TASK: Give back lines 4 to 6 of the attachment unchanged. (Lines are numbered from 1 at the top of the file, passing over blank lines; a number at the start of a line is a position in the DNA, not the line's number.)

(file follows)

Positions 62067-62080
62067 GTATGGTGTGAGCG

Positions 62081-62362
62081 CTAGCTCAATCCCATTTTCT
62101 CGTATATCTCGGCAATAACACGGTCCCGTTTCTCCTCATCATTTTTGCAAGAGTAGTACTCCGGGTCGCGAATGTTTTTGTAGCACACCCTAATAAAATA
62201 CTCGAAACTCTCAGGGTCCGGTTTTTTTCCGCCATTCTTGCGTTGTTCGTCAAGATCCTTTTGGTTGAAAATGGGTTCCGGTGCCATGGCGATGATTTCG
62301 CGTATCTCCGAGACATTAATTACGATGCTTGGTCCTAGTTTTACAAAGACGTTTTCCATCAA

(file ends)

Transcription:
62081 CTAGCTCAATCCCATTTTCT
62101 CGTATATCTCGGCAATAACACGGTCCCGTTTCTCCTCATCATTTTTGCAAGAGTAGTACTCCGGGTCGCGAATGTTTTTGTAGCACACCCTAATAAAATA
62201 CTCGAAACTCTCAGGGTCCGGTTTTTTTCCGCCATTCTTGCGTTGTTCGTCAAGATCCTTTTGGTTGAAAATGGGTTCCGGTGCCATGGCGATGATTTCG